Dissimilatory reduction of nitrate to ammonium, not denitrification or anammox, dominates benthic nitrate reduction in tropical estuaries
Limnol. Oceanogr., 56(1), 2011, 279-291 | DOI: 10.4319/lo.2011.56.1.0279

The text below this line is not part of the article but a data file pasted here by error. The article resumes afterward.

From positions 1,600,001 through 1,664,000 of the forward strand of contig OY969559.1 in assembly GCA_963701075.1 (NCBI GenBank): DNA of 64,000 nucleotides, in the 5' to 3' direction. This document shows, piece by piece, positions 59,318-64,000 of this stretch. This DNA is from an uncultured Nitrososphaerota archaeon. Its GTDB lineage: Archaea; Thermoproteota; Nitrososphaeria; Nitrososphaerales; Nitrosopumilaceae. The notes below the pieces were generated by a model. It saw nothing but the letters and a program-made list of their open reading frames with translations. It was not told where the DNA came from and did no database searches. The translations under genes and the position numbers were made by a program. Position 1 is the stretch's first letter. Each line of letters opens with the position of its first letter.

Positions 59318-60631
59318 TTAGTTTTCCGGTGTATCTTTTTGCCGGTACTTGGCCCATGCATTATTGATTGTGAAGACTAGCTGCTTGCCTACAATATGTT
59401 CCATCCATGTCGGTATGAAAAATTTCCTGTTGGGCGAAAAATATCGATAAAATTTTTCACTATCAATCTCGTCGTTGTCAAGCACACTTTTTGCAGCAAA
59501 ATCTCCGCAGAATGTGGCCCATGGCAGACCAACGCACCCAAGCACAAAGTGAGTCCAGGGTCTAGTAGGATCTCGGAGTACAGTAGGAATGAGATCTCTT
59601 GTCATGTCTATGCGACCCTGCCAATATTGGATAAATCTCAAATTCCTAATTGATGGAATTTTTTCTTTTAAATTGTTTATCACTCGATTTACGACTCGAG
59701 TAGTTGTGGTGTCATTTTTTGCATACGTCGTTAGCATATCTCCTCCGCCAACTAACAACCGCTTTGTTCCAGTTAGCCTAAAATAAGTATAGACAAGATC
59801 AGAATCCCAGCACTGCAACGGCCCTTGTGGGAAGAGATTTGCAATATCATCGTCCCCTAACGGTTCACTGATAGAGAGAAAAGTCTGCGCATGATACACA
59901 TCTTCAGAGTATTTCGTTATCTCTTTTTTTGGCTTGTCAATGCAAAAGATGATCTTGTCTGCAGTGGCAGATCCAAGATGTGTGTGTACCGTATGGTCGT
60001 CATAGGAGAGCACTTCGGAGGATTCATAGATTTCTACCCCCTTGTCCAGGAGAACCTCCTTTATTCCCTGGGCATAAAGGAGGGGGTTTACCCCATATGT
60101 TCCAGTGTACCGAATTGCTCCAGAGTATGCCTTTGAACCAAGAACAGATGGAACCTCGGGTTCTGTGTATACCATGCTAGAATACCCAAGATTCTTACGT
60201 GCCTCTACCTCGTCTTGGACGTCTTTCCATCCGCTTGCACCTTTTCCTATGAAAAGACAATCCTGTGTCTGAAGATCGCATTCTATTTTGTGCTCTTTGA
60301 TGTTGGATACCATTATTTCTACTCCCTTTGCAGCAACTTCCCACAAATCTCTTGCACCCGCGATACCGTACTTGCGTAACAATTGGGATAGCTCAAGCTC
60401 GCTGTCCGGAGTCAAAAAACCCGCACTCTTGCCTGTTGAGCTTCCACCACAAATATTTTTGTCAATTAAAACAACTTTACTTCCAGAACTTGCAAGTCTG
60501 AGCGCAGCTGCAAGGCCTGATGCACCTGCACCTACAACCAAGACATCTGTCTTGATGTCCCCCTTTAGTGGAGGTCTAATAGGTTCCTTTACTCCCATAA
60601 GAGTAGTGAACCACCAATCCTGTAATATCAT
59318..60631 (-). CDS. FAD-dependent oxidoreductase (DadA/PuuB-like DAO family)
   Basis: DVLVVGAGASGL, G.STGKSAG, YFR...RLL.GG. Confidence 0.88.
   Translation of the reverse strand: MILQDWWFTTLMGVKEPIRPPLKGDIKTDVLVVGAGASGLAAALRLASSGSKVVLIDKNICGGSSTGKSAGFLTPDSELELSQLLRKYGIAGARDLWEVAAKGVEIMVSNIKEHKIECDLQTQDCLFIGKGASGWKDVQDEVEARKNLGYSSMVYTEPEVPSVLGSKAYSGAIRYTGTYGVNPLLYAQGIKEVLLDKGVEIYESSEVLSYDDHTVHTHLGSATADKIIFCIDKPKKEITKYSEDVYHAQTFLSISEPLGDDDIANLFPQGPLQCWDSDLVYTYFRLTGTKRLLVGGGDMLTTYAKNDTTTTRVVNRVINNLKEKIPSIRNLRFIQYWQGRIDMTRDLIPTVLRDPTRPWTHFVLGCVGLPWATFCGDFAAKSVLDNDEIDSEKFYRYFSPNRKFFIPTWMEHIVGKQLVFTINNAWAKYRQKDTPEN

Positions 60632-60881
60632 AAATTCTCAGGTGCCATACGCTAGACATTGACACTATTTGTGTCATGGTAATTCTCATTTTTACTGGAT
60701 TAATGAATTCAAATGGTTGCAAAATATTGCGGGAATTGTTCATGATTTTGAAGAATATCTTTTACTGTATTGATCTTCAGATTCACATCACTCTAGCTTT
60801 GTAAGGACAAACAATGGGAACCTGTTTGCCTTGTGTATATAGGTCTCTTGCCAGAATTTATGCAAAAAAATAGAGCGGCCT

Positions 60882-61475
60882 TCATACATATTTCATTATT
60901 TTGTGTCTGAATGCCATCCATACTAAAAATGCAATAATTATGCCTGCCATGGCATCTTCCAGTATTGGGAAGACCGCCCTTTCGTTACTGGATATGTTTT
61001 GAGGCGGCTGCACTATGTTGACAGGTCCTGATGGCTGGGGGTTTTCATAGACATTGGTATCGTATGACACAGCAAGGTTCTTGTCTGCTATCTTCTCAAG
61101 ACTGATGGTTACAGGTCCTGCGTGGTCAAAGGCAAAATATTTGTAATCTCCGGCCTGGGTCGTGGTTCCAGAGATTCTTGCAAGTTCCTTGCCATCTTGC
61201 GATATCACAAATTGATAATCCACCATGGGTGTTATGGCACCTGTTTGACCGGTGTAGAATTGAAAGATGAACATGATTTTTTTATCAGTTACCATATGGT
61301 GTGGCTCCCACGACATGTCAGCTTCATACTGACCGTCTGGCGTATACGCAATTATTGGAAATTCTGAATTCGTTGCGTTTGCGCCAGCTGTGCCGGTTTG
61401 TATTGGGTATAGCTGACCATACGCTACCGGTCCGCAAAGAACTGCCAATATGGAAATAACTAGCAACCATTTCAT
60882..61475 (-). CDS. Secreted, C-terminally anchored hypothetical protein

ABSTRACT: We measured benthic denitrification (DN) and dissimilatory reduction of nitrate to ammonium (DNRA) using the isotope-pairing technique in three tropical estuaries in Thailand (Mae Klong), Indonesia (Cisadane), and Fiji (Vunidawa-Rewa) during rainy, dry, and intermediate seasons along the salinity gradient of each estuary. DNRA dominated. Anammox (AN) was measured initially but neither AN activity nor AN bacteria-related 16S ribosomal RNA genes were detected in any of the estuaries. DN was either zero or extremely low, driven by water column nitrate and not from benthic nitrification-DN. N2O was not formed during DN. N2O saturations in estuary water were low, except in the nutrified Indonesian estuary, and tropical estuaries are therefore likely to be only small sources of N2O. Benthic nitrate reduction was nitrate limited; when nitrate was enhanced experimentally, DN increased slightly, but DNRA increased proportionately much more. Predominance of DNRA over DN in tropical estuaries may be due both to an energetic advantage (greater standard free energy change, ΔG°) of nitrate ammonifiers over denitrifiers when competing for limited nitrate, and also to higher affinity for nitrate by the nitrate ammonifiers. At tropical temperatures the three processes occur in the order DNRA > DN > AN. In contrast, temperate estuaries, at lower temperature and higher nitrate concentrations, exhibit proportionately greater levels of AN and DN. The Cisadane estuary became anoxic during the dry season, with high ammonium and sulfide, but no nitrate reduction because of lack of nitrate. Addition of nitrate stimulated high rates of autotrophic DN driven by sulfide, but not DNRA.